Tuesday, 12 May 2015

Soft in the middle - ME Awareness Day 2015

A man walks down the street , he asks "why am I soft in the middle now? Why am i soft in the middle? The rest of my life is so hard".
(Paul Simon- You can call me Al).

I've often been told how brave I am or how well I'm dealing with this. But the truth is that inside, like most people,  I'm as soft as.. well... a very soft thing. If anything, I'm softer than I ever was. Yes, being ill teaches you to be tough, to roll with the punches and all those other cliches.  But us sickies are all softer inside than we care to let on. 

Having this illness drains you of everything you have. They don't come much more positive than me but this is pretty damn hard.

I have been disbelieved by medics and forced by psychologists and physiotherapists to do things which have worsened my condition. Made to feel responsible for my decline in health. I have lost my job. My promising career. Social life. Friends. Options. I have been robbed of the life that I wanted, planned for and deserved.

I had some recent stress in my life which has made me a bit worse than usual. Whether it's a full blown relapse or just a glitch I don't know yet, but with this illness every setback comes with the questions... "Is this going to last? Will I improve again? Will I get worse? When will I be back to where I was?" and these questions will never be answered because frankly, nobody knows.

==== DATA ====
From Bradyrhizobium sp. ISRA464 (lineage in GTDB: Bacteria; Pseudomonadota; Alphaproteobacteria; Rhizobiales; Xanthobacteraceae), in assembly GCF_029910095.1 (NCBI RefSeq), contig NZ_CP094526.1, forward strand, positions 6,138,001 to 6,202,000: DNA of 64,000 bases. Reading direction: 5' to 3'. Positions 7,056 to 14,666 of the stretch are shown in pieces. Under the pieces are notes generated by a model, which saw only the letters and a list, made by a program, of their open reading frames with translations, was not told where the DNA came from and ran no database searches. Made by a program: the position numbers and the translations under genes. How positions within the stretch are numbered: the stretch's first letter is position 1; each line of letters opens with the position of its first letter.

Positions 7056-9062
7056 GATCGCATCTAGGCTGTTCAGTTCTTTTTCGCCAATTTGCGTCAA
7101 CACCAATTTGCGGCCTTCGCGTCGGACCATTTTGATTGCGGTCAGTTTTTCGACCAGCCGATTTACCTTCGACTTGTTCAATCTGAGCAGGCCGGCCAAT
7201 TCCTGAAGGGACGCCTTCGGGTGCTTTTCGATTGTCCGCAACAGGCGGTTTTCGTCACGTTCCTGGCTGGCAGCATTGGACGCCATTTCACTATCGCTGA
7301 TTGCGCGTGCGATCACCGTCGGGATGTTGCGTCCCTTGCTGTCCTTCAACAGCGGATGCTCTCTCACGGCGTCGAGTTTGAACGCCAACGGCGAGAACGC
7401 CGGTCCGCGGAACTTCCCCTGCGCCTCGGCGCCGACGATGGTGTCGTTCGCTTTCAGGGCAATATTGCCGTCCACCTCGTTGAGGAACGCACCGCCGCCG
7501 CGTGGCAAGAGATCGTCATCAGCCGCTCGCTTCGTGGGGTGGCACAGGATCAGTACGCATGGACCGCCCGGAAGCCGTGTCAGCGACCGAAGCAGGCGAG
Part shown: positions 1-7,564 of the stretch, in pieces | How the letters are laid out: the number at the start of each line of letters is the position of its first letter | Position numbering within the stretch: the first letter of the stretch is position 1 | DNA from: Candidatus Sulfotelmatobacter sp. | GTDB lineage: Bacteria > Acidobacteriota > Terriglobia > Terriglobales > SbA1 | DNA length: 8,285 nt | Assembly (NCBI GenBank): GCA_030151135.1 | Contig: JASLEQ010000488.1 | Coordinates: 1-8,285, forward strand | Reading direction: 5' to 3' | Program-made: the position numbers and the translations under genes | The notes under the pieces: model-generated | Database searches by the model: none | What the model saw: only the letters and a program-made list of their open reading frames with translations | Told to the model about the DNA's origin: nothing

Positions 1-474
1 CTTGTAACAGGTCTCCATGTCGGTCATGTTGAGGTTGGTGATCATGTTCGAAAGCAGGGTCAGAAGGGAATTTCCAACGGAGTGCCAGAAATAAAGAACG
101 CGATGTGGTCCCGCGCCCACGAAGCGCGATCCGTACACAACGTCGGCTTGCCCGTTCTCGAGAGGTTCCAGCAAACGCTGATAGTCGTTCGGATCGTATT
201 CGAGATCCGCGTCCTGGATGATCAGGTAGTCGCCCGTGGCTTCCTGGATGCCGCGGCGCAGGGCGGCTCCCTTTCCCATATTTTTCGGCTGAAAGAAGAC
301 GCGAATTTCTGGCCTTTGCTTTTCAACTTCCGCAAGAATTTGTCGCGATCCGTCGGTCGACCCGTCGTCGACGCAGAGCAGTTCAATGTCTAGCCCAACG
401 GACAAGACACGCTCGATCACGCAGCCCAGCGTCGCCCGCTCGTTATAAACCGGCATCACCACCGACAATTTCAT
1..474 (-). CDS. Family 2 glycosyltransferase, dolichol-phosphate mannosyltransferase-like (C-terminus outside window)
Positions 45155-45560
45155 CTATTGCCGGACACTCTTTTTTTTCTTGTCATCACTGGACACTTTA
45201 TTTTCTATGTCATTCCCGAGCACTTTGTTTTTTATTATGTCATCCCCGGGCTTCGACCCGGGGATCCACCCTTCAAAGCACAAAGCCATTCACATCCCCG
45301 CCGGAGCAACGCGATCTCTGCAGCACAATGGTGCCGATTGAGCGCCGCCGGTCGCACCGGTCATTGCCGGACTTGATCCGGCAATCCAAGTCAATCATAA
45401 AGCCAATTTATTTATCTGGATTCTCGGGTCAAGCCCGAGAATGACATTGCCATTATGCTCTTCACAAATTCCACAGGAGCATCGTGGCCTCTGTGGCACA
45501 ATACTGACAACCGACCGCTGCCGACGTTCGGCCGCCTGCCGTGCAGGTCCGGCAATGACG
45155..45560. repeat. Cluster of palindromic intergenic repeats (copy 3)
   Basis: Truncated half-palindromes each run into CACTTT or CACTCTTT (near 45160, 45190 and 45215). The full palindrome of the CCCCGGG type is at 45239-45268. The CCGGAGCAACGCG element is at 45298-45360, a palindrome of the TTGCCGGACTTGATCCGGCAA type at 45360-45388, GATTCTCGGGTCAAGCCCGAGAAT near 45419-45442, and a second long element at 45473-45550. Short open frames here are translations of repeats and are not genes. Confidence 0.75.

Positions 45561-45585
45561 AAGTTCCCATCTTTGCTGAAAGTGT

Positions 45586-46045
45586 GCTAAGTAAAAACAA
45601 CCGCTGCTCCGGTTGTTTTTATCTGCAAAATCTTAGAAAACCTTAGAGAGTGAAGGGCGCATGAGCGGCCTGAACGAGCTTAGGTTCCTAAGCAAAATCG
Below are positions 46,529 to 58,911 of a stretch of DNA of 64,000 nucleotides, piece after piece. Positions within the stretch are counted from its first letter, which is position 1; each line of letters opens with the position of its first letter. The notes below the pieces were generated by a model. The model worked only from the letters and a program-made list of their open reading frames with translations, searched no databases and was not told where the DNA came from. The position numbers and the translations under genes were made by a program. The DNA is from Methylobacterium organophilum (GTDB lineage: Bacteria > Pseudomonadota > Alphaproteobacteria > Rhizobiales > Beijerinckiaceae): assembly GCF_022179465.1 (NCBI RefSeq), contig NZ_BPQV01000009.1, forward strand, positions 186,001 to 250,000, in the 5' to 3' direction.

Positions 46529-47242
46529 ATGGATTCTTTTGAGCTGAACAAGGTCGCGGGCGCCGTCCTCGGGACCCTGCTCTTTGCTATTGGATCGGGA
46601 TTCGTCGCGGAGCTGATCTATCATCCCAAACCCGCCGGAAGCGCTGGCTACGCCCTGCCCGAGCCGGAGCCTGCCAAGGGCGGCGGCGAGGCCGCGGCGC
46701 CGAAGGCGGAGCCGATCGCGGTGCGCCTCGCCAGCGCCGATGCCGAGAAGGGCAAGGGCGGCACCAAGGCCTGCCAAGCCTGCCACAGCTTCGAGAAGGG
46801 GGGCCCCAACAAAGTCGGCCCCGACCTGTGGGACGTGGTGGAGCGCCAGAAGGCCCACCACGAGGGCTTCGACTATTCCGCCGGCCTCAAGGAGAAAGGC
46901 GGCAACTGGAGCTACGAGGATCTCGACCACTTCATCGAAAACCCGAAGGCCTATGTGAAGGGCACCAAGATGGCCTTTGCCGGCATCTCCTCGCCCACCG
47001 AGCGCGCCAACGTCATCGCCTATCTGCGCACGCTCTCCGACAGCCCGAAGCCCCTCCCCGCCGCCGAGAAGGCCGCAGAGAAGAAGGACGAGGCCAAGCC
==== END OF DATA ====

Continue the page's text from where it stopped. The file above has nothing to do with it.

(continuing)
As treatment after treatment doesn't work (and some even exacerbate your symptoms) the options run out. It becomes a case of 'management' over treatment. Well I don't want to be 'managed'... to spend all my time at the hospital and GP surgery having my symptoms kept under control. I want to be out there living my life like I used to. I want to make a difference.

I have to watch as the illness is given no funding, no interest, no priority. As friends are hospitalised or die of the illness, and others end their lives through desperation and despair. I have to use my limited energy to get a message out there, to campaign for my illness to be recognised as the bastard that it is. 

We don't want sympathy, we just want recognition, research and answers that lead to treatments- treatments that help and do not harm. Surely that's not too much to ask for the 250,000+ sufferers (in the UK alone).


I am terrified and desperate and need help. There's nothing very tough or brave about that. But I have a feeling that even the toughest badass out there would struggle with this one. 


  1. Perfectly put, lets hope we all have some good days just around the corner :)
    Clare x